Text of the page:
A crazy, killer mirror causes problems for a family portrayed by a mix of mediocre actors in Oculus, a horror film that offers a couple of creepy moments—that are surrounded by an incoherent mess.
Kaylie and Tim Russell (Karen Gillan and Brenton Thwaites) lost their mother, father, family dog and a bunch of houseplants in a strange incident that involved a mirror in their father’s home office. Their dad (Rory Cochrane) had started his own company, and was working out of that home office most of the time. His behavior got increasingly strange, much like that of Jack Nicholson in The Shining, and much to the dismay of his wife, Marie (Katee Sackhoff).
The film starts off years after the deaths. Tim is leaving a mental-health facility after killing his suddenly insane father, and Kaylie is hatching a plan to “Kill the mirror!” that was in their dad’s office, determined to prove that both Tim’s actions and her dad’s strange behavior were the results of the mischievous mirror.
While we do see strange reflections in the mirror, ghostly apparitions with white eyes walking around the house, and people behaving strangely, it’s never apparent why all of this is happening. Kaylie’s research reveals that the mirror has been sucking up souls for centuries, but how and why? Who knows?
Kaylie and Tim return to their home and set up a bunch of Apple products in the room with the killer mirror. Kaylie makes a long-winded speech to the cameras to show that she has it all mapped out, and she’s going to get to the bottom of all this evil, dammit. It was somewhere during this speech that I started to not give a crap about anything she had to say.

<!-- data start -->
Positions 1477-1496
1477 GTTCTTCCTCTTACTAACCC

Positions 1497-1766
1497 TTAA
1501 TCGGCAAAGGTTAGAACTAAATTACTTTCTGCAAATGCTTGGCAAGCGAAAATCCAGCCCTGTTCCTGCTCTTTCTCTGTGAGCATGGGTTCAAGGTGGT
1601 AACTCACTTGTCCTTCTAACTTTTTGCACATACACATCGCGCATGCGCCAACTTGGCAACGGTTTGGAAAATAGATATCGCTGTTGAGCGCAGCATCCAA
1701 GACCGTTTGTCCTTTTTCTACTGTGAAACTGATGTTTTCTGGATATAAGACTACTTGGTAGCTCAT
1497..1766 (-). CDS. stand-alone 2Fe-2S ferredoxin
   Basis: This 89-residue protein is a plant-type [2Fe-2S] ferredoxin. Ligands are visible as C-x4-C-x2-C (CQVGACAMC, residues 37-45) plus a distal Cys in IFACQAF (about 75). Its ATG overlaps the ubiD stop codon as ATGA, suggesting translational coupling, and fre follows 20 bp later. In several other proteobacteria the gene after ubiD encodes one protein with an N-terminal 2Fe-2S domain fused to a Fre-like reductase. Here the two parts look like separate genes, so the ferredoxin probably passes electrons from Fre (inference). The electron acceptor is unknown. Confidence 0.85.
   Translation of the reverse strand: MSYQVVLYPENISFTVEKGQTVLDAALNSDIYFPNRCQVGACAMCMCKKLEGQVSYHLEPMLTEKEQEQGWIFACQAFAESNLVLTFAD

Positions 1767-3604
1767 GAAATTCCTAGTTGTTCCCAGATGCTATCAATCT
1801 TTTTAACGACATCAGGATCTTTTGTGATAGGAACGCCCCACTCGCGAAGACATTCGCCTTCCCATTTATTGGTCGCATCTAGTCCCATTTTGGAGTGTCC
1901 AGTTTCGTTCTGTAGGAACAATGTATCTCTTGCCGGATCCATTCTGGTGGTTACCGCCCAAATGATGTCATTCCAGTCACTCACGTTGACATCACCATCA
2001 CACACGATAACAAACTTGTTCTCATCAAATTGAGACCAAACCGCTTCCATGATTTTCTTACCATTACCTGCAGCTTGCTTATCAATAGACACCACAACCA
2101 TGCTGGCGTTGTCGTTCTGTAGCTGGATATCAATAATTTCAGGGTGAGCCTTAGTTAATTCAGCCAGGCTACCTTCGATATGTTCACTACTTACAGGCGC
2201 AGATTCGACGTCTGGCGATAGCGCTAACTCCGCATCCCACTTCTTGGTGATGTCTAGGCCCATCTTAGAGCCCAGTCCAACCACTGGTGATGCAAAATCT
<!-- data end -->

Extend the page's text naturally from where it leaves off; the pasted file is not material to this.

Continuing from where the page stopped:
Director and co-writer Mike Flanagan uses a lot of flashbacks to show what happened to the Russell family; it’s all quite disorientating and unnecessary. I will say that the two kids (Annalise Basso and Garrett Ryan) are far more interesting than the adults playing the same characters. I found myself getting bummed out when the story would flash back to the irritating adult actors.
Sackhoff, who made a name for herself in TV extravaganzas such as Battlestar Galactica and 24, does decent work as the tortured mom. Her performance, as well as that of Basso as young Kaylie, are the film’s best.
The Most Annoying Award goes to Gillan, who delivers almost every line as the adult Kaylie with a snarky, “I told you so!” tone that grinds on the nerves. Thwaites is required to carry some of the film’s heavier moments—and he drops said heavier moments through the floor and straight into bad acting hell.
The film does score a couple of OK scares and gross-out moments, including one involving a light bulb that’s pretty hard to watch. The ghosts in the film—the ghosts of prior people the mirror has killed or sucked in or whatever—can be a little chilling, too. However, they occupy very little time in the film. There’s a sequence involving a Boston terrier in which the doggie just runs out the door, never to be seen again. As a Boston terrier owner, and major fan of that particular breed, I want to know what happened to that dog!
But as for the people in this movie, I could care less. Oculus leaves the door open for a sequel, but there’s no need for such a thing. No need at all.
Oculus is playing at theaters across the valley.